Cold weather not only ushers in the need for heating in homes, but it also brings an increased risk of a “silent killer” —carbon monoxide. It is frequently called the “silent killer” because it cannot be seen, smelled or tasted. The Illinois Poison Center notes an increase in carbon monoxide poisoning in the winter, due to faulty heaters and furnaces, and urges residents to use a detector.
“While carbon monoxide poisoning can strike at any time of the year, the risk significantly increases as the weather cools and people begin using their furnace or use other gas-powered appliances for heating,” said Carol DesLauriers, IPC assistant vice president, in a news release. “Without a functioning carbon monoxide detector in a home, carbon monoxide can easily go undetected. With the sudden drop in temperatures this month, we want all Illinoisans to be aware of the risks, symptoms and treatment related to carbon monoxide poisoning.”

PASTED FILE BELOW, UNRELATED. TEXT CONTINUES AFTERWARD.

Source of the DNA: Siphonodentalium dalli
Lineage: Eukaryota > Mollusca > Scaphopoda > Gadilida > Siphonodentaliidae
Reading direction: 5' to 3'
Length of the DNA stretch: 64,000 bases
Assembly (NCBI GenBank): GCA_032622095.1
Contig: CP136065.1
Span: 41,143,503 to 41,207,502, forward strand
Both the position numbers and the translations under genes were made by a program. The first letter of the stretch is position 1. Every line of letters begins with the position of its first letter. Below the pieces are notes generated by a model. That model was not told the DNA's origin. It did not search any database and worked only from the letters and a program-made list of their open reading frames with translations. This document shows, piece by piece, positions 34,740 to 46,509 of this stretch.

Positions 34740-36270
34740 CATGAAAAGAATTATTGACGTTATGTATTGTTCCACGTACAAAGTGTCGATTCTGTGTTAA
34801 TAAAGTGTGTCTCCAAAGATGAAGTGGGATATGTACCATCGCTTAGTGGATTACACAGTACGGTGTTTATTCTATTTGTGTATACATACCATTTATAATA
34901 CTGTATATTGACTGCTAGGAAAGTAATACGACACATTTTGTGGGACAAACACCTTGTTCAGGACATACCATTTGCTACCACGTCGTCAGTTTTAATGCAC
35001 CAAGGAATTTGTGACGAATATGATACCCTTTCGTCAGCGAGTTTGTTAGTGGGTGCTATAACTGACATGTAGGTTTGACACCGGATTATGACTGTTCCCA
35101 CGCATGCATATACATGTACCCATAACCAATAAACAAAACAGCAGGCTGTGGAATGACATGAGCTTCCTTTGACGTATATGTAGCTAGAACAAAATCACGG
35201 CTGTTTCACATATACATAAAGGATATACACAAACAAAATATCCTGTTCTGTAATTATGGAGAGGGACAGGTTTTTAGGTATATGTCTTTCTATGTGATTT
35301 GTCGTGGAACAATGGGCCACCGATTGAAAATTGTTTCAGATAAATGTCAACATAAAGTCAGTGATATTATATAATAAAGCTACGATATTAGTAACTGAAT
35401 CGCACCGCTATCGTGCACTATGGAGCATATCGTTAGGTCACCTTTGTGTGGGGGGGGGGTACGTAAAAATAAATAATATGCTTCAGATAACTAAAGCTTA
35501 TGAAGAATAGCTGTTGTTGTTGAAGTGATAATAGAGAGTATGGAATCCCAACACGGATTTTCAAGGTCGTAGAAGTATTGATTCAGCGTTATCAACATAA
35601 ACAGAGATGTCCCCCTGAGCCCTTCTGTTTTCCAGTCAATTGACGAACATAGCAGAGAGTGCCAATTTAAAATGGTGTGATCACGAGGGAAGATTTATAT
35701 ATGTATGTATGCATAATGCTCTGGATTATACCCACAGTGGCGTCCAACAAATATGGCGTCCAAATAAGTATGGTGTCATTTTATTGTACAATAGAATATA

Gas-powered heating appliances are the most common cause of carbon monoxide injury in the winter time. Other sources include: oil, wood and gas furnaces and heaters, gas space heaters, charcoal grills, lanterns, gasoline-powered vehicles such as snow blowers, dryers and gas stoves and ovens.
Carbon monoxide poisoning usually occurs slowly over a period of several hours, however, at very high concentrations, carbon monoxide can kill in minutes. Carbon monoxide poisoning may result in flu-like symptoms including headaches, nausea, vomiting and dizziness. Severe poisonings may cause convulsions, unconsciousness, brain damage and even death.
“The IPC strongly recommends installing carbon monoxide detectors on each floor of your home, as required by Illinois law, and to have furnaces and other heating equipment inspected annually by professionals,” added DesLauriers in the release.
For more information about carbon monoxide poisoning, call the IPC at 800-222-1222. Experts are available to provide information and treatment advice 24 hours per day, 365 days per year, including holidays. The call is free and confidential. For more information, visit the IPC’s website: http://illinoispoisoncenter.org.
For more information about the carbon monoxide poisoning and prevention, please visit www.illinoispoisoncenter.org/carbonmonoxide.